Why bother learning algebra?
Math is the least popular school subject; because it constantly involves learning entirely new ways of thinking about things, it provides more of a mental challenge than most people care for. However, algebra is such a large part of our daily lives that is important for everyone to understand. So what are the applications of high school algebra? Exactly why is algebra important?
Algebra is the Key to Advancement
Planning to go to college? Chances are you're going to need algebra. Obviously the hard sciences (such as physics and chemistry) are extremely mathematical, but you might not realize how much other fields depend on math as well. Computer science? You need algebra to analyze how quickly programs run. Psychology? Requires statistics, which comes after algebra. Art? Algebra is useful to calculate the correct proportions which will lead to an aesthetically pleasing result. Music? The underlying structures of music are basically mathematical.
Planning to start working right out of high school rather than going on to college? A 2006 ACT study found that occupations that pay enough to support a family but do not require a four year degree, such as becoming a plumber or electrician, also require basic algebra skills.
Because of its importance, algebra is often referred to as a gateway subject; those who do not understand it find themselves unprepared for college and the workforce.
Applications of High School Algebra in Everyday Life
But suppose you won't be going to college and plan to clean bathrooms for a living. Does that mean you don't need to know algebra?
Well, sure. Unless you plan to go grocery shopping. (The same item from different companies tends to be packaged in different units, so you need to do a quick calculation if you want to know which is cheaper). You don't need anything particularly complex - just set x to be the price per unit and solve - but this is a simple application of high school algebra.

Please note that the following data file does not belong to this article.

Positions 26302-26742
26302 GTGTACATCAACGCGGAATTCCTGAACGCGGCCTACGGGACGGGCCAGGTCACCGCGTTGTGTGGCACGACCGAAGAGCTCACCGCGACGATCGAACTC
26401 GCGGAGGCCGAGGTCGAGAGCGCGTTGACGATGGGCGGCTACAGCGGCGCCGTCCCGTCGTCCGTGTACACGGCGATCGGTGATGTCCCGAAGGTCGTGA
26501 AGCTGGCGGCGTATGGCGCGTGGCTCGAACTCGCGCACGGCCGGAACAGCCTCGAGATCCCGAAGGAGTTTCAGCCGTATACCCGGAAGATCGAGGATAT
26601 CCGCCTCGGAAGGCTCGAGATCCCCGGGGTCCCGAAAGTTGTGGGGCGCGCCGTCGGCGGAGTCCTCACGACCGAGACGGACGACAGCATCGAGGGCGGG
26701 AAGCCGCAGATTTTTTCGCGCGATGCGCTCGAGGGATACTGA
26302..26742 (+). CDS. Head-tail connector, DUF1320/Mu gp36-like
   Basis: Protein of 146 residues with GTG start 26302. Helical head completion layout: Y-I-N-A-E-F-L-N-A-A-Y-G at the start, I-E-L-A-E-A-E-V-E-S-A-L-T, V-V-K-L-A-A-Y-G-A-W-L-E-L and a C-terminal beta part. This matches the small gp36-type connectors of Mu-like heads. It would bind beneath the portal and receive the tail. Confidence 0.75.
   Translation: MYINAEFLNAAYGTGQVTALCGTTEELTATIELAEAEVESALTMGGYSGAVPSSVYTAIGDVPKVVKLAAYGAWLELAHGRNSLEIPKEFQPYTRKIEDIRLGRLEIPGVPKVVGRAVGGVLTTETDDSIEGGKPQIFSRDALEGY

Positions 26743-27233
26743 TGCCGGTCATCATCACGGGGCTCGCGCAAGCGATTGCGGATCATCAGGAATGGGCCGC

Suppose you want to buy a new television, but you want it to fit on your current TV stand. If your TV stand is 19 inches wide, how large of a TV can you get?
Because TV size is measured by the length of the diagonal, this is a great example of a time when you'd use the Pythagorean Theorem. You could carry a tape measure to the store and measure how wide each TV is. Or you can simply calculate how large of a TV you can buy!
If you plan to buy a traditional (non-widescreen) television, the width to height ratio is 4:3; plugging this in to the pythagorean theorem, we get 4x2 + 3x2 = y2, where x is the width of your TV stand and y is the largest TV you can buy. For a widescreen tv, replace 4 and 3 in the above formula with 16 and 9.
Necessary for Success In Business
I run an online toy store, so why is algebra important to me as a business owner? I need to be able to calculate my profit margin on any given item and decide whether it's worthwhile to stock it in my store. I also need to calculate what's the lowest price I can sell an item for and still make enough money to cover expenses.
Again, this is not complicated math, but once you're used to it, algebra really isn't that complicated, and it makes a lot of things in everyday life much easier. Although I use algebra and graph theory for my work in computer science, I find that understanding applications of high school algebra makes the day to day things much simpler and less time-consuming. That means less time spent and more money earned...and who can say no to that?